acacias they browse. Close-up photos showed the size of buffalo horns,
Wart Hogs going down on their hair-padded knees to graze, and the ‘smile’
of the Hyrax that lives on rocky hillsides. There is a tremendous variety
of antelope and Joan showed slides of the Eland, with 2 twisted horns, the
Great Kudu with spiral horns, the Oryx in semi-arid woodland, the Sable Antelope
with big curved horns, the graceful Impala, dainty Springboks of the very
dry country in southern Africa, Thomson’s Gazelle of East Africa, the Giraffe
Antelope with its long neck, the Dik-dik (the smallest), and the Topi
standing lookout on a termite mound. The more familiar Wildebeest were
the last animals shown.
Alan also began with a little vegetation of which there are
two common types: (1) sparsely treed grassy plains, and (2) low, often
dense shrubby plants and small trees, dominated by acacias. One photo
showed a mass of galls on a spiny acacia, the galls occupied by ants that
derive nectar from the leaves while protecting the plant from browsers.
A tse-tse fly on the vehicle window was photographed but otherwise avoided.
The remainder of the talk covered birds and mammals. Of the birds,
we were treated to photographs of many different species of weavers and
their nests; hornbills, with a female being walled in to nest, and the largest,
the Ground Hornbill feeding on the ground; Guinea Fowls in their natural
state; the two species of Flamingoes (the Rift Valley has about 3 million,
half the world’s population); the handsome Saddle-billed Stork and the
not so handsome, hunched Maribou; the unusual Secretary bird that walks,
stilt-legged, in grasslands hunting for its prey and nests on a flat-topped
tree; vultures, of which there are 6 species – different species prefer
different areas of the carcase and some aren’t fussy about where they delve
for it; and the Ostrich that can run 15 km/ hour. Then a couple of
shots of the Nile Crocodile basking.
Mammals included the common Vervet Monkeys, Baboons that
live in troupes; the Bat-eared Fox (two at the entrance of a lair), three
species of jackal; Spotted Hyena which are very effective hunters; the
cheetah, fastest land animal in the world attaining a speed of 110-120
km/hr if only for a few seconds; leopards that take their prey up into
trees and finally, lions that live about 15 years – finishing with a beautiful
shot of a group of female lions and their cubs greeting each other.
Superb photographs with a wealth of information in a delightful presentation.
EXCURSION REPORT: Tarome, 8-10 June 2002
This June excursion was held on the Tarome property of Des and Beth
Johnson of Aratula. The campsite was an attractive family campsite
beside Warrill Creek off Hinricksen Road. The grazing cattle ensured
that we had a well manicured site, despite the assorted cow pats.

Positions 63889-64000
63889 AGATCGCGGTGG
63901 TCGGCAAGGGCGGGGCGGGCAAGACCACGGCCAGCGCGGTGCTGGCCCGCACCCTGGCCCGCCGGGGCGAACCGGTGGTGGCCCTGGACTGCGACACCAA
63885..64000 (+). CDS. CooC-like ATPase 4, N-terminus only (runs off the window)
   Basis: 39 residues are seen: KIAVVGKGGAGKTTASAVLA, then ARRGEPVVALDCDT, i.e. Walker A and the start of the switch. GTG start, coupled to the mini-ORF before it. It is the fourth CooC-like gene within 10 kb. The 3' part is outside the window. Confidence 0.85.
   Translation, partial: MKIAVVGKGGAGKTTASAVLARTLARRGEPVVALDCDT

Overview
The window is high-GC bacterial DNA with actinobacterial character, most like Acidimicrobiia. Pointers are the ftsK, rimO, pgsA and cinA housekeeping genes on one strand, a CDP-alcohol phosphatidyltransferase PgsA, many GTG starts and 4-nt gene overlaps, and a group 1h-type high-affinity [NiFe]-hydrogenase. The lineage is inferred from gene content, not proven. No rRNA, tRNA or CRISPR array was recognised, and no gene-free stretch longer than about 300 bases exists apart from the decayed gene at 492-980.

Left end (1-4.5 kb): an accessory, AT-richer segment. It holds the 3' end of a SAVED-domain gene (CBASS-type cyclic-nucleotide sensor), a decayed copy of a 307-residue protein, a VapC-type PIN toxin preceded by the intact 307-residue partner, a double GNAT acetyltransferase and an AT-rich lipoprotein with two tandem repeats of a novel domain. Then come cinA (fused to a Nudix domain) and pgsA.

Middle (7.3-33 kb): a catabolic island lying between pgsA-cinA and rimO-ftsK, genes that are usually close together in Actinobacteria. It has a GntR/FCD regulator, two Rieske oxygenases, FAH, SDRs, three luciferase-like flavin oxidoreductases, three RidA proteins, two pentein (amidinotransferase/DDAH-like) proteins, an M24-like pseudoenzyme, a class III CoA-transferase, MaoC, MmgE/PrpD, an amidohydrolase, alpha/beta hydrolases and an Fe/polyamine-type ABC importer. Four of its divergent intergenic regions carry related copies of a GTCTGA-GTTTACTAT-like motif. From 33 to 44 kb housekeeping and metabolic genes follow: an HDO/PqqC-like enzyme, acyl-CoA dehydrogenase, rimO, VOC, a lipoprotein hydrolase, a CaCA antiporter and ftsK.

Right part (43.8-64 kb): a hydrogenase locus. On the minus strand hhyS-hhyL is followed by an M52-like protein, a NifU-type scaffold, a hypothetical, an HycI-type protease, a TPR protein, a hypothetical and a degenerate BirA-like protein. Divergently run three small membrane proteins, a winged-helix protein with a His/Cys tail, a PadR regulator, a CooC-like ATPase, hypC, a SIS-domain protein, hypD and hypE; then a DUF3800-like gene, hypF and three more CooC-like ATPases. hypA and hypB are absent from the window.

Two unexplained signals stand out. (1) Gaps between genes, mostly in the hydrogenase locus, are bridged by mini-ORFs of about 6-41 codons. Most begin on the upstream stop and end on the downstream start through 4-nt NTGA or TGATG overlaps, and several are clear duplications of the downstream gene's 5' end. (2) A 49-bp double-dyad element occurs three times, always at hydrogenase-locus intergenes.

The towering Casuarina cunninghamiana and Melaleuca bracteata above, together
with the escarpments of the Main Range to our west, provided a picturesque
environment for our camp. The property is approximately 2,500 acres
of hills of varying steepness adjacent to the eastern boundary of the
Main Range National Park. Most of the property is managed for beef
cattle grazing, with some paddocks carrying dense stands of native grasses,
including Black Speargrass (Heteropogon contortus).
We discovered on the first morning (Saturday) that there
had been enough rain on the Friday evening to render the vehicle tracks
on the hilly parts of the property too dangerous to travel in the 4WD vehicles.
Members decided instead to set up camp leisurely and go for a walk up Warrill
Creek after an earlier lunch. A narrow strip of riparian vegetation
has been left along the creek which, despite the drought, was carrying
a good water flow. This environment attracts many birds, especially
honeyeaters. This is not surprising as the mistletoe, Amyema cambagei,
was in flower on Casuarina cunninghamiana. The Golden Mistletoe, Nothothixos
subaureus, was found parasitising the former mistletoe, and high in the
crowns of some M. bracteata was a third mistletoe, probably, N. incanus.
This first day was overcast and mild, with low cloud which rolled
up and down the Main Range escarpment. That evening we received
some light rain and strong south-west winds – as forecast – but due to
our proximity to the mountains, the winds also blew in many other directions
The clear skies next morning allowed the morning light
to brighten up the yellow leaves on the White Cedars against the backdrops
of other vegetation on the now blue mountain range. The whole party
set off after breakfast to follow up a side creek known locally as Rocky
Creek. Like Warrill Creek, it was carrying some clear water
and the riparian vegetation was much the same. The paddocks on this
part of the property were not being grazed, so there was a dense cover of
grasses which were in good condition despite the season and drought.
More grass frequenting birds, including Golden-headed Cisticolas and Tawny
Grassbirds were seen, but it was unfortunate to find plenty of damage by
feral pigs. During the day portions of the group either dropped off
or went further afield to pursue their own specific interests. The
majority of members left the creek to have morning tea on a steep grassy
ridge and after enjoying the 360 views we joined the vehicle track that
we had intended driving but were prevented from doing by the light rain.
This track was followed to its end in a Brush Box (known locally as Pink Box)
forest. Over one more ridge and we descended into the rainforest in
Main Range National Park. This forest has extended about 60 metres